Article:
40. Saudi Arabia • Eskan Village Air Base • King Abdul Aziz Air Base, Dhahran • King Fahd Air Base, Taif • King Khalid Air Base, Khamis Mushayt • Riyadh Air Base, Riyadh • South Korea • Kunsan Air Base • Osan Air Base • Kyrgyzstan • Transit Center at Manas, Bishkek • The Netherlands • Joint Force Command Brunssum • Portugal • Lajes Field, Azores • Spain • Morón Air Base, Andalusia • Morón de la Frontera, Andalusia • Turkey • Incirlik Air Base • United Kingdom • RAF Lakenheath, Brandon, Suffolk • RAF Menwith Hill, Yorkshire Dales • RAF Mildenhall, Mildenhall • RAF Croughton, Upper Heyford • RAF Alconbury, Cambridgeshire • US Air Force Bases outside U.S. • Afghanistan • Bagram Air Base • Shindand Airbase • Kandahar International Airport • Bulgaria • Bezmer Air Base • Graf Ignatievo Air Base • Germany • Ansbach • NATO Air Base Geilenkirchen, Geilenkirchen, Germany • Ramstein Air Base • Spangdahlem Air Base • Greenland • Thule AB • Guam • Andersen Air Force Base • Italy • Aviano Air Base • Sigonella Naval Air Station • Camp Darby (Pisa-Livorno) • Japan • Kadena Air Base, Okinawa Prefecture • Misawa Air Base, Misawa, Aomori • Yokota Air Base, Tokyo • Qatar • Al Udeid Air Base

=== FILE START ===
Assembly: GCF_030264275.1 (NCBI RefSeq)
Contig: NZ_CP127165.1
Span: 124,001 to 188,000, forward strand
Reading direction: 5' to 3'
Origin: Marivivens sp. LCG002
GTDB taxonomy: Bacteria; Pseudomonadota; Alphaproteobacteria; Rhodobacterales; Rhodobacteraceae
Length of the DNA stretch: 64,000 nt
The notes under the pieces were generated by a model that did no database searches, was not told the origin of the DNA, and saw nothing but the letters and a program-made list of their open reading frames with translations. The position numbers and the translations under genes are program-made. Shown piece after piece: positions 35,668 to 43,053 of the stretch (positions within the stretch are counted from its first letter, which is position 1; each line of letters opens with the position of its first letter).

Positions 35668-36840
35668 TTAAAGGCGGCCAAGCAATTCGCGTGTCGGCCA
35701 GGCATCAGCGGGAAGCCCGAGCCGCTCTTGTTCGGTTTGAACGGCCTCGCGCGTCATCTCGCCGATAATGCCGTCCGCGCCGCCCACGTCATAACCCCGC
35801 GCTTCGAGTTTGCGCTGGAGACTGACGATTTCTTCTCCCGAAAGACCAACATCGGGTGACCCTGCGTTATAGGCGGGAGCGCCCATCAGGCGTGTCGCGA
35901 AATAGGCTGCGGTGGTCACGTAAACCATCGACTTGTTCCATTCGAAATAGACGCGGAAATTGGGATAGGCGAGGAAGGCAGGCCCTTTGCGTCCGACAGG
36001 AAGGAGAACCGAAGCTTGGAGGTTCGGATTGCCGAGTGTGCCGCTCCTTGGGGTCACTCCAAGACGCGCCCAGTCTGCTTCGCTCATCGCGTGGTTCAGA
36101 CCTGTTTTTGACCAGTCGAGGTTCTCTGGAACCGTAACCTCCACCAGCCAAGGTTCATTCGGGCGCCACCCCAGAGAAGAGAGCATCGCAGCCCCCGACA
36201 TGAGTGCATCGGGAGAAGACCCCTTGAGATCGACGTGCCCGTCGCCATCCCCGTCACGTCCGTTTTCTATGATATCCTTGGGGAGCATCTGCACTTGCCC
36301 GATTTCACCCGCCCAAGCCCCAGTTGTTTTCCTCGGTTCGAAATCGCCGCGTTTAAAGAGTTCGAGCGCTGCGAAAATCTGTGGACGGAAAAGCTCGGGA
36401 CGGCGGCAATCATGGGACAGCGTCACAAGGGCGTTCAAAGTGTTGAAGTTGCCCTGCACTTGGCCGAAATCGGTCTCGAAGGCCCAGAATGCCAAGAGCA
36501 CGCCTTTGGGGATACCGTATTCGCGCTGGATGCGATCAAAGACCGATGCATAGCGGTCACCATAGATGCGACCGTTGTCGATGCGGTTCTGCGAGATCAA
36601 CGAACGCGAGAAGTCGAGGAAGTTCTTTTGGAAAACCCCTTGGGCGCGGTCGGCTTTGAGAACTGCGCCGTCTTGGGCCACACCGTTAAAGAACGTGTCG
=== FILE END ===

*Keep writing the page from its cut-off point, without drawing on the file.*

41. Iraq • Italy • Caserma Ederle, Vicenza • Camp Darby, Pisa-Livorno • Japan • Camp Zama, Tokyo • Torii Station, Okinawa • Fort Buckner, Okinawa • Kuwait • Kosovo • South Korea • Israel • The Dimona Radar Facility is an American-operated radar base in the Negev, staffed by 120 US military personnel.[1] • The Port of Haifa maintains facilities for the United States Sixth Fleet. • Two War Reserve Stocks are located in Israel. • US Army Bases outside U.S. • Bulgaria • Aytos Logistics Center • Novo Selo Range • Germany • Campbell Barracks, Heidelberg • Conn Barracks, Ledward Barracks, Schweinfurt • Vilseck • Grafenwoehr • Landstuhl • Vogelweh • Patrick Henry Village • ROB • Kapaun • Stuttgart • Bamberg • Mannheim • Baumholder